Karyotypic analysis

Chromosomal analysis was performed at Siriraj Central Cytogenetic Laboratory, Faculty of Medicine Siriraj Hospital, Mahidol University. Briefly, HDF-iPSCs were cultured in T-25 flask on Matrigel in mTESR1 medium for 5 days until reaching 80% confluency. Cells were treated with colcemid to block the cell division at metaphase stage and harvested for analysis using a standard protocol for G-banded karyotyping.

Statistical analysis

Data are presented as mean ± SD from three independent experiments. The statistics generated in this study were performed using GraphPad Prism 5 (GraphPad Software, Inc).


Generation of human iPSCs from human dermal fibroblasts

We generated human iPSCs using retroviral transduction with 4 vectors encoding human cDNA of OCT4, SOX2, KLF4 and C-MYC into human dermal fibroblasts (Figure 1A). On day 4 post-infection, the infected cells were transferred to iHFF plates. Non ESC-like colonies with cobblestone phenotype appeared as early as day 8 post-infection (Figure 1B-ii). We observed small ESC-like colonies from days 13–28 post-infection (Figure 1B-iii). More than 30 iPS colonies were observed from 2 wells of a 6-well plate in one experiment. Those colonies were physically dissected and transferred to iHFF feeder plates for expansion. After 3 passages, the cells were adapted to feeder-free condition. The HDF-iPS colonies were compact with clearly defined edges on both iHFF feeders and feeder-free conditions (Figure 1B-iv and v, respectively).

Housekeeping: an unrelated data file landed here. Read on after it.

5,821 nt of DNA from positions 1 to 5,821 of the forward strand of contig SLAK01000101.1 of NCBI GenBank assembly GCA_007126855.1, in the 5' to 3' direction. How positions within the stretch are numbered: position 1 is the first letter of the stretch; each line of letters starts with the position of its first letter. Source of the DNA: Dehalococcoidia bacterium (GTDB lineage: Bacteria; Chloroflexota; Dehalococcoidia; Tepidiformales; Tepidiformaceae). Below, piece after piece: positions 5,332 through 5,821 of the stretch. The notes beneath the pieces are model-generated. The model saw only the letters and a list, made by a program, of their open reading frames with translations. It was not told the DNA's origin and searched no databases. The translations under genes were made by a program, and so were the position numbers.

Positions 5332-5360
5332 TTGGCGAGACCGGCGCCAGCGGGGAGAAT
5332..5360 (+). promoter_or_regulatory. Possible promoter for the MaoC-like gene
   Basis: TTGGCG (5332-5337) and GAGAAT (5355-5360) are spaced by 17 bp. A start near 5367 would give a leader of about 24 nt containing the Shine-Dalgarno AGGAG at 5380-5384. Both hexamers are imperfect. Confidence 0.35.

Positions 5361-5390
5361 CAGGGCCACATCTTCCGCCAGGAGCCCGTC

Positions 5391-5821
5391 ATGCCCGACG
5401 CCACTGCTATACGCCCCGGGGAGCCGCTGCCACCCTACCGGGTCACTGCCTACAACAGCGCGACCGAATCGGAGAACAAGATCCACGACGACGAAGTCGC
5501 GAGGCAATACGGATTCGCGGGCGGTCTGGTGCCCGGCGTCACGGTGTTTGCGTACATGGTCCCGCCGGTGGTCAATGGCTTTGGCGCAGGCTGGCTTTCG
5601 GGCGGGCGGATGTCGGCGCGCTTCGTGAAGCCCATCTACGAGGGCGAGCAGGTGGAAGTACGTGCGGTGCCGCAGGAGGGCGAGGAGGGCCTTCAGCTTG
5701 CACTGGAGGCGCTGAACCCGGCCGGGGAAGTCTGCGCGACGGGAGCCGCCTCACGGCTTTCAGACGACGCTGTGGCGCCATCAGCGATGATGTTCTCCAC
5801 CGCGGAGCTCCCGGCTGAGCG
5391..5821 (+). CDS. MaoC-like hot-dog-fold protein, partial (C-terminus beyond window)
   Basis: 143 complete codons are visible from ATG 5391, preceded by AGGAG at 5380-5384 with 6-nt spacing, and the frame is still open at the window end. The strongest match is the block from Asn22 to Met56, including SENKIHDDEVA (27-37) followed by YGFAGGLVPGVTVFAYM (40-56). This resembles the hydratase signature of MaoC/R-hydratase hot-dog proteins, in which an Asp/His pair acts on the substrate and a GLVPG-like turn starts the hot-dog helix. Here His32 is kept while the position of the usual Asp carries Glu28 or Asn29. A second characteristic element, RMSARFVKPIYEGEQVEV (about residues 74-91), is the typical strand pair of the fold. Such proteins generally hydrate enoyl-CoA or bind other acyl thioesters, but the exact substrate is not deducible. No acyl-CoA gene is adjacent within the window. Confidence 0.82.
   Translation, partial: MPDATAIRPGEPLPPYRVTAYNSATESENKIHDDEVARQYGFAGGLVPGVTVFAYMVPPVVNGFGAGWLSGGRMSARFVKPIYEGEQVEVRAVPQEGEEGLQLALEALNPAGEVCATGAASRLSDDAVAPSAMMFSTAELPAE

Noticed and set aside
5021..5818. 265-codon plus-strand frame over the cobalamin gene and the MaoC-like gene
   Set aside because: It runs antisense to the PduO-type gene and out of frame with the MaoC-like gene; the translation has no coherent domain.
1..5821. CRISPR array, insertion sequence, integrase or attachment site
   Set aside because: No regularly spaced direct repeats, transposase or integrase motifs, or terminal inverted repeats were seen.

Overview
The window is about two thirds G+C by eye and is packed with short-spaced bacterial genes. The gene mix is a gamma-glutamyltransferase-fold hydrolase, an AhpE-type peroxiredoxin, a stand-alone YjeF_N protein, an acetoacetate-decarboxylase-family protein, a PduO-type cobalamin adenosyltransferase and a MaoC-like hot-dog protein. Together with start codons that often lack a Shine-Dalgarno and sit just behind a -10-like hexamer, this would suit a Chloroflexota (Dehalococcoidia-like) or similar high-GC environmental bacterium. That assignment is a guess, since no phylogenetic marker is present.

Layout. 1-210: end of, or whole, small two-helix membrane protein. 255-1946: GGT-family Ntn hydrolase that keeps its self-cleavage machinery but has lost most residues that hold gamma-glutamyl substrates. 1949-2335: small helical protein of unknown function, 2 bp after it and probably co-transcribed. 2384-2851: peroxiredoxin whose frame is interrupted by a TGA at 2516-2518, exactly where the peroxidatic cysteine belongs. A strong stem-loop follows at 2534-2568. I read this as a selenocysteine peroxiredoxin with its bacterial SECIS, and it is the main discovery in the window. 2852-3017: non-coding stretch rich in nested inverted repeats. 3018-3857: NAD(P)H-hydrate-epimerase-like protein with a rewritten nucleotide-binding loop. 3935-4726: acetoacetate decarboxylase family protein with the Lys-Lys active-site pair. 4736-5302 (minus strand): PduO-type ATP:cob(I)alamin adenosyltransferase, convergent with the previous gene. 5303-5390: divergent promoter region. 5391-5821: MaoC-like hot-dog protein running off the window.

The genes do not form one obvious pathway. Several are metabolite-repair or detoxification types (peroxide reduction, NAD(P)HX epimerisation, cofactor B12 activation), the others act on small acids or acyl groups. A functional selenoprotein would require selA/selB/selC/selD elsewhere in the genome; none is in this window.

HDF-iPSCs display typical characteristics of hESCs

We isolated a total of 6 clones (HDF-iPSC1-6); one clone (HDF-iPSC1) was fully characterized. The undifferentiated HDF-iPSC1 cell line typically expressed endogenous pluripotency-associated genes including NANOG, OCT4, SOX2, GDF3, REX1 and TERT at similar levels to those of Chula2.hES cells as shown by RT-qPCR. These markers were markedly upregulated as compared to those of the parental HDF. Expression of fibroblast-specific markers including HOXA9 and ZFPM2 were downregulated as compared to those of the HDF (Figure 1C). Other iPS clones, HDF-iPSC2-6, also expressed OCT4 and NANOG as determined by standard RT-PCR (Figure 1D). Moreover, the HDF-iPSC1 cells also expressed transcription factors, OCT4 and NANOG, and specific cell surface antigens, SSEA-4, TRA-1-60 and TRA-1-81, with a similar pattern to those observed in Chula2.hES cells, as demonstrated by immunofluorescent staining (Figure 1E).